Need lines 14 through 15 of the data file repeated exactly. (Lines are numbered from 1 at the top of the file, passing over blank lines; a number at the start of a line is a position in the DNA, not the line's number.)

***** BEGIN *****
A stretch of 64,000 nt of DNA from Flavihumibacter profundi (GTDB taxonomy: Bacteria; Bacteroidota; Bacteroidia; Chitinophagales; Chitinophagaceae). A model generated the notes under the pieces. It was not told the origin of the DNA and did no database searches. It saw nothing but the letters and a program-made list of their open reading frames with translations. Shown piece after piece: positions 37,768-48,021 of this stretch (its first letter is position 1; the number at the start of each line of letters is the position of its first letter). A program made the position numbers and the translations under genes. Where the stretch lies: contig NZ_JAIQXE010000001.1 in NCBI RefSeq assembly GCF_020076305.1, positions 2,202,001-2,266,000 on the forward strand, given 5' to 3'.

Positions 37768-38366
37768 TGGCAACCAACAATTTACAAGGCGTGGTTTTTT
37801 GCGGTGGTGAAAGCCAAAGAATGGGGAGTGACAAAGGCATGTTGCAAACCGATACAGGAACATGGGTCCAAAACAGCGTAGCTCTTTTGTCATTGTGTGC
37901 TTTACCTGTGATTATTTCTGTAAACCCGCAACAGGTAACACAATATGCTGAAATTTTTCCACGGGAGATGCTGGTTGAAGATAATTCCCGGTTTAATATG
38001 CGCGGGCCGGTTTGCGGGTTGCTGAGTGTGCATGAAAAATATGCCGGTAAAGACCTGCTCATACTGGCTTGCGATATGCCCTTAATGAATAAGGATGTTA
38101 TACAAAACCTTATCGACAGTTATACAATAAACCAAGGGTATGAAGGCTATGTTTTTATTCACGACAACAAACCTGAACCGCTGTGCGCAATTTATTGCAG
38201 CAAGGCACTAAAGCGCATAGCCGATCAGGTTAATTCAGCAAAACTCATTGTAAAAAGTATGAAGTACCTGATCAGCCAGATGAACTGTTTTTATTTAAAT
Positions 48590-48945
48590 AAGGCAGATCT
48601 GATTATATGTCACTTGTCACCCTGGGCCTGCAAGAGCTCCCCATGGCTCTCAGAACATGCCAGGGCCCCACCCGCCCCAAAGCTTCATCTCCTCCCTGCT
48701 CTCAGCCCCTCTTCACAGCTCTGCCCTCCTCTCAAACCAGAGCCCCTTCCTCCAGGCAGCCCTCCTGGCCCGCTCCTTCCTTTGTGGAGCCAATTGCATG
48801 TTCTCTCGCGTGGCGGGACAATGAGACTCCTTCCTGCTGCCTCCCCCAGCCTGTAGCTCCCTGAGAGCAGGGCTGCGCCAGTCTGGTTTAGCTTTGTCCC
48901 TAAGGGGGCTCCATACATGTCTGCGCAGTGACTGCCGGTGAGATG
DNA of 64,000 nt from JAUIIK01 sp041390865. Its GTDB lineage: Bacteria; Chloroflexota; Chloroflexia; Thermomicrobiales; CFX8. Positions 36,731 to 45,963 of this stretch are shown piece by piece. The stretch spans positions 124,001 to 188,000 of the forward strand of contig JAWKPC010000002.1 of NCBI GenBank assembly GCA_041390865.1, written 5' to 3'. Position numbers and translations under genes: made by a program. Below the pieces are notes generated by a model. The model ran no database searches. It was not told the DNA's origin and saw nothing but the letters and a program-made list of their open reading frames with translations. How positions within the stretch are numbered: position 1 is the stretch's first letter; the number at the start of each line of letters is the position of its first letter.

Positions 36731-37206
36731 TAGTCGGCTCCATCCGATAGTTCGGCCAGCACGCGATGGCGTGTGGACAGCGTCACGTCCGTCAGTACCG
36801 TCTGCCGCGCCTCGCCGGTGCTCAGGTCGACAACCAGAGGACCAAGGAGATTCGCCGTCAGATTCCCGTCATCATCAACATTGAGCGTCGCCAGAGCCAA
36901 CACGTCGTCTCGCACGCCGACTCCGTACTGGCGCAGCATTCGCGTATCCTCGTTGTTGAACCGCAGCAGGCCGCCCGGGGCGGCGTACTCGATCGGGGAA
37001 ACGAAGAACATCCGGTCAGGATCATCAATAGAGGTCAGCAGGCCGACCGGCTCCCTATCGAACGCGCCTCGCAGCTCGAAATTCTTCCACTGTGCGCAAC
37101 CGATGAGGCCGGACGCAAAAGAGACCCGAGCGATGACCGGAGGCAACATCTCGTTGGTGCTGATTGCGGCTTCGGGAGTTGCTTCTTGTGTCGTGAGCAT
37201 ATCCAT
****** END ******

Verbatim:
48901 TAAGGGGGCTCCATACATGTCTGCGCAGTGACTGCCGGTGAGATG
DNA of 64,000 nt from JAUIIK01 sp041390865. Its GTDB lineage: Bacteria; Chloroflexota; Chloroflexia; Thermomicrobiales; CFX8. Positions 36,731 to 45,963 of this stretch are shown piece by piece. The stretch spans positions 124,001 to 188,000 of the forward strand of contig JAWKPC010000002.1 of NCBI GenBank assembly GCA_041390865.1, written 5' to 3'. Position numbers and translations under genes: made by a program. Below the pieces are notes generated by a model. The model ran no database searches. It was not told the DNA's origin and saw nothing but the letters and a program-made list of their open reading frames with translations. How positions within the stretch are numbered: position 1 is the stretch's first letter; the number at the start of each line of letters is the position of its first letter.